If you’re an adventure rider like Greg and me, you’ll find yourself in extremely unpredictable weather often and you need your gear to perform reliably or even bail you out. Yes all Greg had to do was replace his electrical cord for the vest which is easy in a major city, but try doing that repair in Alaska on the Dalton Highway or in the middle of Mongolia.
Other Applications For The Exotogg
The website for Exotogg claims it can be used as a camping seat, air mattress or pillow among other things. That excited me because the bedroll I currently use when motorcycle camping is very compact but does still take up space on the bike. If I can leave it at home and wear my bedroll in the form of the Exotogg instead (or just store it in my coat pocket until I need it) that’s a huge win!
The Exotogg laid out flat and fully inflated is about 4 feet long. As you can see someone my height (5’7”) can easily fit on it and use it as a bedroll. Instead of actually sleeping on it what I did was place a ton of heavy books on top of it in my living room and I checked to see how well it held air over an 8 hour period.
Unfortunately, after only 3 hours about half the air had leaked out somehow. I don’t think I can use this exact Exotogg to replace my camping bedroll because I would have to re-inflate it during my sleep to be comfortable. I guess I could go with the Exotogg by just really roughing it and accept that I won’t wake up floating entirely on air.
Maybe I got one that has a slow leak while others normally would hold air while I slept on it for 7 hours?
I submerged the Exotogg underwater and located a pinhole leak just beside one of the “dimples”. I don’t know whether I caused the leak or it came that way, but it only leaks when it’s squeezed and the vest if fully inflated. It held air while I wore it on the road, but then again I didn’t have it anywhere near fully inflated while road testing.
See the video below to witness bubbles coming from the problem area.
I asked Tony from Exotogg about it and he figures it’s a rare manufacturing defect that caused the leak. He says this would be covered by warranty without question and offered to replace the one I have at no charge.
The Exotogg feels better under a non-motorcycle jacket that fits more loosely. That allows you to feel unencumbered by air being forced from the tight-fitting waist area up to gather around your chest, neck, and shoulders.
I think it would be excellent to bring hiking or anytime you partake in outdoor activities away from shelter and warmth.
Greg wasn’t overly fond of the Exotogg looks and I got some good-natured ribbing from friends when I posted a photo of myself wearing it on my FaceBook profile. Unlike the other thermal vests on the market, you couldn’t wear it out and about off the motorcycle without drawing a few quizzical looks unless it was covered. It is quite unconventional looking and if I’m completely honest makes me chuckle a bit and crack jokes while wearing it.
I wasn’t entirely comfortable wearing it because of the “fluffy” or “puffy” sensation, but that comes down to my personal taste.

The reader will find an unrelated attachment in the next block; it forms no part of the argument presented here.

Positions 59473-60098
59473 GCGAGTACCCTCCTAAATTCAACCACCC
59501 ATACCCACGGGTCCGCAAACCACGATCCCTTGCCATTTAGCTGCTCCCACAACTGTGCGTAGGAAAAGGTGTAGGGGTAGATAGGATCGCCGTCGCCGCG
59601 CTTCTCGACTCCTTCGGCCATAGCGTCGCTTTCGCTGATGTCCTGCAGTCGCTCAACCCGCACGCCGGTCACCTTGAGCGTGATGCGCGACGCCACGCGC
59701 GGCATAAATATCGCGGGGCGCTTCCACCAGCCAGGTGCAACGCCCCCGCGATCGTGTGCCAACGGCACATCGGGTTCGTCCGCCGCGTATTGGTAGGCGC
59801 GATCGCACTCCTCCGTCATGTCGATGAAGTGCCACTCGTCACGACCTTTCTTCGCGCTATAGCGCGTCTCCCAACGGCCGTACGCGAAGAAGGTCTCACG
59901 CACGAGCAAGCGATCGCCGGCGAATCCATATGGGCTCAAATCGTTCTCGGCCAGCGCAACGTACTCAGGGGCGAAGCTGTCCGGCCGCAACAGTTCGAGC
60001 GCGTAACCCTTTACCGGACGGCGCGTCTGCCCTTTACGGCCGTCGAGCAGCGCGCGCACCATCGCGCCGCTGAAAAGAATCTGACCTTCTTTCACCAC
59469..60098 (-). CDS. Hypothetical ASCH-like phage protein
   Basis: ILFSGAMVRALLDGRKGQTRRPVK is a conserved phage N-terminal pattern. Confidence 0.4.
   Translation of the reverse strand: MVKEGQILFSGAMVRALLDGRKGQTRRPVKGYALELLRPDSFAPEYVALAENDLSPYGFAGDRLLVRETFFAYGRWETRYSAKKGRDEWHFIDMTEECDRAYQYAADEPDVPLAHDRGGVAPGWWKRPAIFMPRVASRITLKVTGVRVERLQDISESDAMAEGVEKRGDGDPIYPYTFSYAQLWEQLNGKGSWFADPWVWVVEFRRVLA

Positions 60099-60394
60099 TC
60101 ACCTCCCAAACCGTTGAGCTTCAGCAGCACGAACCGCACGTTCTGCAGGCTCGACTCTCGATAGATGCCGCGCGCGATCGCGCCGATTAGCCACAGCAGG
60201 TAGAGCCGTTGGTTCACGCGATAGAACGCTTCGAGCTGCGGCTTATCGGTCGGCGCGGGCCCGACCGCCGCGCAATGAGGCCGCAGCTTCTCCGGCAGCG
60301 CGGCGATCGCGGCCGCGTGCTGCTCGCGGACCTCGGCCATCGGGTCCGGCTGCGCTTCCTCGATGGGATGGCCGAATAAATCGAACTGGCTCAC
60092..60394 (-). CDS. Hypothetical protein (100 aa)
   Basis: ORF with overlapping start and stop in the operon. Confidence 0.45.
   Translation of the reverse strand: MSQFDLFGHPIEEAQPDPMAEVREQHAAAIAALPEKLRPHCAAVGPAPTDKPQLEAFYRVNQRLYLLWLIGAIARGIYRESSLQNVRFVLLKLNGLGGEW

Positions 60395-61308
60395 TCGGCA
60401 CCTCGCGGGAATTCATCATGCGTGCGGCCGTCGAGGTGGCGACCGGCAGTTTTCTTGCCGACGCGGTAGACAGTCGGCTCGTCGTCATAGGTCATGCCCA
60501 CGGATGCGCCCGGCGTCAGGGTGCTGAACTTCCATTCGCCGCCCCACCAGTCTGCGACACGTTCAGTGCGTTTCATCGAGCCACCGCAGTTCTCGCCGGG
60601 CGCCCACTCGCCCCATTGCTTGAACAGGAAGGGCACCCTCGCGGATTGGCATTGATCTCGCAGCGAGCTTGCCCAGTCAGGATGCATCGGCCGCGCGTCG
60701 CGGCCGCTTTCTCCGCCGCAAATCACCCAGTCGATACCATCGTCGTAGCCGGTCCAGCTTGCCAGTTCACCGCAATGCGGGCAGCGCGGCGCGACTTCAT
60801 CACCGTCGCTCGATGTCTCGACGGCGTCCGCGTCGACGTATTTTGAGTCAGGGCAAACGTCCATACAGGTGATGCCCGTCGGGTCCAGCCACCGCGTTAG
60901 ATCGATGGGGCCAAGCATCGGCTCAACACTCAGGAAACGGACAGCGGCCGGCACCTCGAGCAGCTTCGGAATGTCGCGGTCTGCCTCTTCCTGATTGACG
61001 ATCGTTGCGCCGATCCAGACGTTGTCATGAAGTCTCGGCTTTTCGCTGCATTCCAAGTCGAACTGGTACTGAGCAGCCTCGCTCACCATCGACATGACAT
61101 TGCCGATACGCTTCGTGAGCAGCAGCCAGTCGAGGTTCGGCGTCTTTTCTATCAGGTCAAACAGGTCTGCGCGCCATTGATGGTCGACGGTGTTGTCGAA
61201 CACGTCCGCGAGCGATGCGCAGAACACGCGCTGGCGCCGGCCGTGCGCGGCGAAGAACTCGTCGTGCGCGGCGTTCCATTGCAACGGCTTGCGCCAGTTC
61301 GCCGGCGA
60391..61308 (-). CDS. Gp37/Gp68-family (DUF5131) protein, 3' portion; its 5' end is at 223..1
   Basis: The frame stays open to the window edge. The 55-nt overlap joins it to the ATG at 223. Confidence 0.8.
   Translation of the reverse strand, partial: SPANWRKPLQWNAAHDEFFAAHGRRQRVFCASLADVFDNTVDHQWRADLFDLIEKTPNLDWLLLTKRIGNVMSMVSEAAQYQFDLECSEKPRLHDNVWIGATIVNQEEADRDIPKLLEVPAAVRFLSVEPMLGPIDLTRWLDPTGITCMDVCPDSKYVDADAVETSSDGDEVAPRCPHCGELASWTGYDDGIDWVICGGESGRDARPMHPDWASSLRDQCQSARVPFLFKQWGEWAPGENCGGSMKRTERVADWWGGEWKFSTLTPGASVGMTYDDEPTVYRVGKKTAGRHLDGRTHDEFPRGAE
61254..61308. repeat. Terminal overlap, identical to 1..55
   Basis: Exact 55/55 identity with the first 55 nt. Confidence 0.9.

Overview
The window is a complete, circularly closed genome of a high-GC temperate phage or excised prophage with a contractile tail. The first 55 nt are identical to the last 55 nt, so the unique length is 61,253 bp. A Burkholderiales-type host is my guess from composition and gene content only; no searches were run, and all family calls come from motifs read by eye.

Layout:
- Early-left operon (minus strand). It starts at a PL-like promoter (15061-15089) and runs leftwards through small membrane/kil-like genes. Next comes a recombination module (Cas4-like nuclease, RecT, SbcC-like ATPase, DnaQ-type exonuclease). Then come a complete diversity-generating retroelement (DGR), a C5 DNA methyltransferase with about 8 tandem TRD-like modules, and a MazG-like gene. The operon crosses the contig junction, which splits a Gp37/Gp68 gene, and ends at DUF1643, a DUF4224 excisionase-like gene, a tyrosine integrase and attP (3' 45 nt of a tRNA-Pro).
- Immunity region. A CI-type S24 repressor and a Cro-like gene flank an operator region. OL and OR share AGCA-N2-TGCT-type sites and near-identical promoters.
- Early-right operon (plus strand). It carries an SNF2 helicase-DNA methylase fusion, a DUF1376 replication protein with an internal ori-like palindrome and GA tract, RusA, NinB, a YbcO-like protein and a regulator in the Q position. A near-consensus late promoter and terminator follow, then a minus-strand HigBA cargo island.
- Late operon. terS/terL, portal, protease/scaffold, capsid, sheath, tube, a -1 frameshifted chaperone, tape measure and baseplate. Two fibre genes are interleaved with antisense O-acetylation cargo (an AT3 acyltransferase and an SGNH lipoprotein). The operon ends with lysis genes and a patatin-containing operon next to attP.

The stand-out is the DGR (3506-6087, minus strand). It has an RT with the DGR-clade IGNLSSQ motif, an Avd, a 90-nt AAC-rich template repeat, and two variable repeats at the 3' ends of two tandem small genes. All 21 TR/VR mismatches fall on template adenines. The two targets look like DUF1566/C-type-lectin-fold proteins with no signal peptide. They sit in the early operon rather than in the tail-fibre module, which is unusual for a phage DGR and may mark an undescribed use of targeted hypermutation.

Should any of that actually affect my opinion of this product? Not significantly.
Do I want to be warm or fancy? I’m firmly in the function over form camp. I’m not a fashion guru or worried much about how I look in general. I value performance foremost and the Exotogg works.
I would like to see it refined a bit more to somehow stop air from transferring so much from one area to another if possible. Maybe more than one air chamber is the answer perhaps?
If the degree of expansion was limited to about half its current capacity that would make it more comfortable for me to wear under a motorcycle jacket. It would still keep me warm at half the thickness too.
Value & The Competition
The Exotogg sells for £99.00 or about $130 USD. Sound kind of expensive? Stand by.
There are other thermal vests on the market which use air as an insulator like the Aerostich Airvantage. It sells for $247 USD. It has built-in electric elements to combine with the air insulation, so it probably works really well but it has a zipper running up the center.
There’s also this Echo Lake one from Nudown (link) that sells for $180 but isn’t made specifically with motorcycling in mind so I’m not certain how it would perform even though it’s a fairly reasonable price. It also has a zipper running up the middle to possibly transfer cold through to your chest.
In the end, I think there’s a strong case to be made in favor of the Exotogg if you’re willing to be pragmatic and think about unplanned usage of it out on the road.
Yes, the others might be fancier and maybe more polished looking, but what’s that really worth to you when you’re caught out on the road in a rainstorm and soaked to the skin?
Even if you’re not wearing it before getting soaked it could be pulled out of your jacket pocket and put on then to help warm you up. Try doing that with the competitor vests.
I think that’s why you might buy the Exotogg in the end over the others: flexibility, value, and simplicity.
Effective insulation / Sturdy materials and design / Simple to use / Folds up small for convenient storage / Reliable / Inexpensive compared to similar products / Allows moisture to evaporate / 60 Day money back guarantee
Sometimes uncomfortable to wear / Single air chamber / Unconventionality might deter people from trying Exotogg
- Manufacturer: Exotogg
- Price (When Tested): £99.00
- Made In: Great Britain
- Alternative models & colors: Short & Regular lengths
- Review Date: April 1, 2019